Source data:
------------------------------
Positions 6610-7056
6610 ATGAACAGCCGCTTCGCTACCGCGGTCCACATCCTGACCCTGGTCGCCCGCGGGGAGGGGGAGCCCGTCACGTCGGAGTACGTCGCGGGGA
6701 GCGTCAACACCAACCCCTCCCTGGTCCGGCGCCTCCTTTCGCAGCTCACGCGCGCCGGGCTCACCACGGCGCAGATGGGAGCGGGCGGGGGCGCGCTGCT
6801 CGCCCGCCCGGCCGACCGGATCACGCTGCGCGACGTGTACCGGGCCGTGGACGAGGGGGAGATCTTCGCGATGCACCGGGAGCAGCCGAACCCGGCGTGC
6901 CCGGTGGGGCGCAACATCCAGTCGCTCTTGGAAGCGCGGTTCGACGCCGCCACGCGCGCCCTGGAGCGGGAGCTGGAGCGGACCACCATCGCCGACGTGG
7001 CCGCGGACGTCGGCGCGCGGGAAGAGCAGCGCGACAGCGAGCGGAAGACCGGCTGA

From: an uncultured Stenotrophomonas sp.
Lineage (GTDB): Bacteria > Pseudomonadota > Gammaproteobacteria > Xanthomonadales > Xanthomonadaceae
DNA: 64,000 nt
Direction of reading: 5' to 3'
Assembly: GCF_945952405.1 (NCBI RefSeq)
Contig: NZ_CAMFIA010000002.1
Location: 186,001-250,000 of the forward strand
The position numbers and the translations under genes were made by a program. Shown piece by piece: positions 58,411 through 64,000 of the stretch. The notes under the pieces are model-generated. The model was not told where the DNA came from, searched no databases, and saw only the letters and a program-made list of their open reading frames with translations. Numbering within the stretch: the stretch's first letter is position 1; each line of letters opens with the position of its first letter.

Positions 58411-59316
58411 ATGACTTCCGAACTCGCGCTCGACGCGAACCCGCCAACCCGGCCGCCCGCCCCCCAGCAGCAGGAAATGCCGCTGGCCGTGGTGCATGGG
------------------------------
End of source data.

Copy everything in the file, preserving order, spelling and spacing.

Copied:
Positions 6610-7056
6610 ATGAACAGCCGCTTCGCTACCGCGGTCCACATCCTGACCCTGGTCGCCCGCGGGGAGGGGGAGCCCGTCACGTCGGAGTACGTCGCGGGGA
6701 GCGTCAACACCAACCCCTCCCTGGTCCGGCGCCTCCTTTCGCAGCTCACGCGCGCCGGGCTCACCACGGCGCAGATGGGAGCGGGCGGGGGCGCGCTGCT
6801 CGCCCGCCCGGCCGACCGGATCACGCTGCGCGACGTGTACCGGGCCGTGGACGAGGGGGAGATCTTCGCGATGCACCGGGAGCAGCCGAACCCGGCGTGC
6901 CCGGTGGGGCGCAACATCCAGTCGCTCTTGGAAGCGCGGTTCGACGCCGCCACGCGCGCCCTGGAGCGGGAGCTGGAGCGGACCACCATCGCCGACGTGG
7001 CCGCGGACGTCGGCGCGCGGGAAGAGCAGCGCGACAGCGAGCGGAAGACCGGCTGA

From: an uncultured Stenotrophomonas sp.
Lineage (GTDB): Bacteria > Pseudomonadota > Gammaproteobacteria > Xanthomonadales > Xanthomonadaceae
DNA: 64,000 nt
Direction of reading: 5' to 3'
Assembly: GCF_945952405.1 (NCBI RefSeq)
Contig: NZ_CAMFIA010000002.1
Location: 186,001-250,000 of the forward strand
The position numbers and the translations under genes were made by a program. Shown piece by piece: positions 58,411 through 64,000 of the stretch. The notes under the pieces are model-generated. The model was not told where the DNA came from, searched no databases, and saw only the letters and a program-made list of their open reading frames with translations. Numbering within the stretch: the stretch's first letter is position 1; each line of letters opens with the position of its first letter.

Positions 58411-59316
58411 ATGACTTCCGAACTCGCGCTCGACGCGAACCCGCCAACCCGGCCGCCCGCCCCCCAGCAGCAGGAAATGCCGCTGGCCGTGGTGCATGGG